I've had some of my own success now. The Ryzen is behaving now that I've disabled a number of options in the BIOS. Just have to narrow it down but my top bet is something about the dynamic clocking is suspect. I'm even starting to think it may be a hard bug in all current Ryzens that can't be fixed without a revision.

    More combinations to try yet ...
    $50,000 buys you a discrediting of a journalist
  • Thank's Chip.

    I don't know about "flow". Working with Quartus feels like trying to wade through some non newtonian fluid just now. This is only a tiny bit of Verilog and it takes an age to synthesize. How long does it take to build a working P2? How often do you do that? I guess the question is what is your work flow when tweaking the P2 code?

    If nothing else this little experiment makes me appriciate how much effort you have put into the P2!

    Do you mind if I put this up on github? With an MIT license say?


    Aside: I'm amazed this cheap Rigol scope, hacked from 50MHz to 100Mhz bandwidth, can display reasonably square bits flipping at 50MHz.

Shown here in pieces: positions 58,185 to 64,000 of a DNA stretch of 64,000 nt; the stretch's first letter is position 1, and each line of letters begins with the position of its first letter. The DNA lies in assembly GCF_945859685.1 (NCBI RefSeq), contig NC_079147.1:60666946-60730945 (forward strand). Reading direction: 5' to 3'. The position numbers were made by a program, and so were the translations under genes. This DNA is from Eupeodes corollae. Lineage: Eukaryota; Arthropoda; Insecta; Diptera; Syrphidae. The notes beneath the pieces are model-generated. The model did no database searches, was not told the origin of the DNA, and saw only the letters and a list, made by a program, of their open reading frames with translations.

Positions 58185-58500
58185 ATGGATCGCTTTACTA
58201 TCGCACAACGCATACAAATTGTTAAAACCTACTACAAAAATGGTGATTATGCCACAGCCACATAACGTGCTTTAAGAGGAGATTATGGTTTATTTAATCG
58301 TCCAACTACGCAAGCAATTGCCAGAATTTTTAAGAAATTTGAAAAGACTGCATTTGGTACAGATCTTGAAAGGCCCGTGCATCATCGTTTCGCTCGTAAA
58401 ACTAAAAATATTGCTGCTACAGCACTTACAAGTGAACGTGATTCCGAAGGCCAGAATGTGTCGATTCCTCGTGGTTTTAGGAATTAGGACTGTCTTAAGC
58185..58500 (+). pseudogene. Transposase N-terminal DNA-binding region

• Heater. wrote: »
    Thank's Chip.

    I don't know about "flow". Working with Quartus feels like trying to wade through some non newtonian fluid just now. This is only a tiny bit of Verilog and it takes an age to synthesize. How long does it take to build a working P2? How often do you do that? I guess the question is what is your work flow when tweaking the P2 code?

    If nothing else this little experiment makes me appriciate how much effort you have put into the P2!

    Do you mind if I put this up on github? With an MIT license say?


    Aside: I'm amazed this cheap Rigol scope, hacked from 50MHz to 100Mhz bandwidth, can display reasonably square bits flipping at 50MHz.
    The compile time is one of the reasons I gave up on trying to modify the P1 Verilog code. I've gotten spoiled with fast software compile times. Working with Quartus seems like going back to the day when I submitted a card deck at a window and came back for the printout the next day.

  • Heater.Heater. Posts: 19,176
    edited March 20 Vote Up0Vote Down
    Quartus certainly does put a damper on things. If it were not being able to simulate Chip's verilog with Icarus I would have given up at the first hurdle. Just type the verilog into vim, save and go! With a file watcher on the project directory the simulation is kicked off as soon as I hit :w

    The Icarus simulator is slow though. So I'm looking at Verilator.

    I guess the idea is to develop a design in small parts and test them with a simulator. Then you only have to do the time consuming FPGA building when you have an idea that things work well.

    I'm curious to know how experienced chip designers, like Chip, deal with this.